It’s fine and dandy to go take a walk, but if you can’t afford the sneakers, you can’t do it. The same thing also holds for living long and living well. Last time I looked, living long costs money. Almost no one talks about this. This is the health/wealth connection. You’ll notice that people who take care of themselves are also hitting the nail financially. To buy the organic produce and get the right sneakers, you have to be able to afford that.
It’s stressful when you live in clutter and disorganization. There’s a problem if I walk into a living or work space and it looks like napalm hit it. If you can’t find your sneakers in that mess, you’re not taking that walk. You have to be able to reorganize your life. This includes work and living space, or your environment. The other piece of it that is very pivotal is looking at your ecosystem. There is this brand new science of eco-psychology, for which people go out into the environment during the day. It’s incredibly healing and reduces stress hormones. It allows you to feel more calm, peaceful and sane.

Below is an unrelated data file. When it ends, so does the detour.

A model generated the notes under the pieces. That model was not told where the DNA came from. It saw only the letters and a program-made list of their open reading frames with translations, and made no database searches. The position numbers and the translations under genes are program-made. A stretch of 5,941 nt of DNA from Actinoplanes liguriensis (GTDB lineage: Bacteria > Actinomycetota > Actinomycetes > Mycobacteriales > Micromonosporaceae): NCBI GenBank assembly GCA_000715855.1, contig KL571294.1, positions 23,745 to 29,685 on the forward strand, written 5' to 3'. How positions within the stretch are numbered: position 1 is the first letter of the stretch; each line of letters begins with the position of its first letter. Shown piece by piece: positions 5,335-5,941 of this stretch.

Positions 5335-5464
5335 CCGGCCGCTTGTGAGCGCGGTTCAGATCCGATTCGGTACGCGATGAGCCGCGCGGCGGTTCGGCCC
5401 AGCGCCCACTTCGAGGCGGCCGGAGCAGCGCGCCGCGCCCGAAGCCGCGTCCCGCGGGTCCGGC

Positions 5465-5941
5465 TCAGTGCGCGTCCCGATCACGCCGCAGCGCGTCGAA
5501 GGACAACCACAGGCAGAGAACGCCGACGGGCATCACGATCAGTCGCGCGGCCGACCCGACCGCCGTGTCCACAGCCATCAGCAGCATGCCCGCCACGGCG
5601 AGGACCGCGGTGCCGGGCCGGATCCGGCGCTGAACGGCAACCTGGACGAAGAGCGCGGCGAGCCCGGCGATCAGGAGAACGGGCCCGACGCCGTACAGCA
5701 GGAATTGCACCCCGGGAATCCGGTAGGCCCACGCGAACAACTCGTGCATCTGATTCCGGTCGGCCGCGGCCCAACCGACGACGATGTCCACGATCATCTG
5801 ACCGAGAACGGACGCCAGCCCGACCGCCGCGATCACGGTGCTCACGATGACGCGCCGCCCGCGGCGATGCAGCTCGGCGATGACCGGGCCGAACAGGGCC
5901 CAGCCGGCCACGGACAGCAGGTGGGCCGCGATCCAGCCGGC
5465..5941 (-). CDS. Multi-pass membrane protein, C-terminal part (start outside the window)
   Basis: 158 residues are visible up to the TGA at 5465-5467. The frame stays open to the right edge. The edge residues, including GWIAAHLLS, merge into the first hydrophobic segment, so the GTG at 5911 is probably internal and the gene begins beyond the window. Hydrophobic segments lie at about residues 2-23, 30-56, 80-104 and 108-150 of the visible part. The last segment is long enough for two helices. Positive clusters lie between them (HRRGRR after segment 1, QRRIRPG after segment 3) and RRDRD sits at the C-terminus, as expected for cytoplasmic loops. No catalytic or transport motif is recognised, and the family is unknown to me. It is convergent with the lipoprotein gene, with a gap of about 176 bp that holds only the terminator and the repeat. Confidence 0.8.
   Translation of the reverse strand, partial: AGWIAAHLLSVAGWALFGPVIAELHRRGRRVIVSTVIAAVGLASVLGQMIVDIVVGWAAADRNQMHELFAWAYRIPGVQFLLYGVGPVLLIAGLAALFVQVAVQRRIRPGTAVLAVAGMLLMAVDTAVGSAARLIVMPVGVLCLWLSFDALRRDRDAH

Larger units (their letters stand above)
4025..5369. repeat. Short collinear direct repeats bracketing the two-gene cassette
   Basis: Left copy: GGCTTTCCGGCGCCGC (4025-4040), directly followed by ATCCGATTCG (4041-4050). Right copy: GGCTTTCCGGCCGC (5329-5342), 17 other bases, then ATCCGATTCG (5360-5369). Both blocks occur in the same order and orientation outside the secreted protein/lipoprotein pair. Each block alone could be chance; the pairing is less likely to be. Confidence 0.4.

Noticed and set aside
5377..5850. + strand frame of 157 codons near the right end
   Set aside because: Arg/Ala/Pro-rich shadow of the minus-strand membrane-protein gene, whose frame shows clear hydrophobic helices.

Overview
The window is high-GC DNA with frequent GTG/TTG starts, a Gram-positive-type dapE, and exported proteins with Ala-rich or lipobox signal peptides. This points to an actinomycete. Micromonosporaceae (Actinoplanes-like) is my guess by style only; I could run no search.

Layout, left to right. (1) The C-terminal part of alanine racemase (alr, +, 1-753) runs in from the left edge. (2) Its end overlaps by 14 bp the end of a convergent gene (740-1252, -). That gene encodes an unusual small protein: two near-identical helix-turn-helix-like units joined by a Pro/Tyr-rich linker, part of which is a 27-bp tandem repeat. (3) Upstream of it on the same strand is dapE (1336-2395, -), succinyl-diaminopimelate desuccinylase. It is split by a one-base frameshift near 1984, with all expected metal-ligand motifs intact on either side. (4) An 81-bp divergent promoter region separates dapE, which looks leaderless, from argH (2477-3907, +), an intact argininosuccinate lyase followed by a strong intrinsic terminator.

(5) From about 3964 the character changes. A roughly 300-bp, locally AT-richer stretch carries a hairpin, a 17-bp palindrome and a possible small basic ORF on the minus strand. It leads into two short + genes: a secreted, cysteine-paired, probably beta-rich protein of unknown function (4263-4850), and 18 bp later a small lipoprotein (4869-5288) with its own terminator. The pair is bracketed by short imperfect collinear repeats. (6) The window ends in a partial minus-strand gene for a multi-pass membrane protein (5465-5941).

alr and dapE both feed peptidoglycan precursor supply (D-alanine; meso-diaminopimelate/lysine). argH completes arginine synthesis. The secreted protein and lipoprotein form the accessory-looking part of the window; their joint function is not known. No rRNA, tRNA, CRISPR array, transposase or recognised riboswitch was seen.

The fears are “I’ve been here before” and “I’ve failed before.” Or “Been there, done that. I screwed up badly, and what makes this so different?” For those people, I say, “When the student is ready, the teacher appears.” What that means is there is a sense of readiness that is a big piece of what change is all about. How do you know when you’re ready? When the pain of being the way you are finally exceeds the pain of the work that it takes to make the change.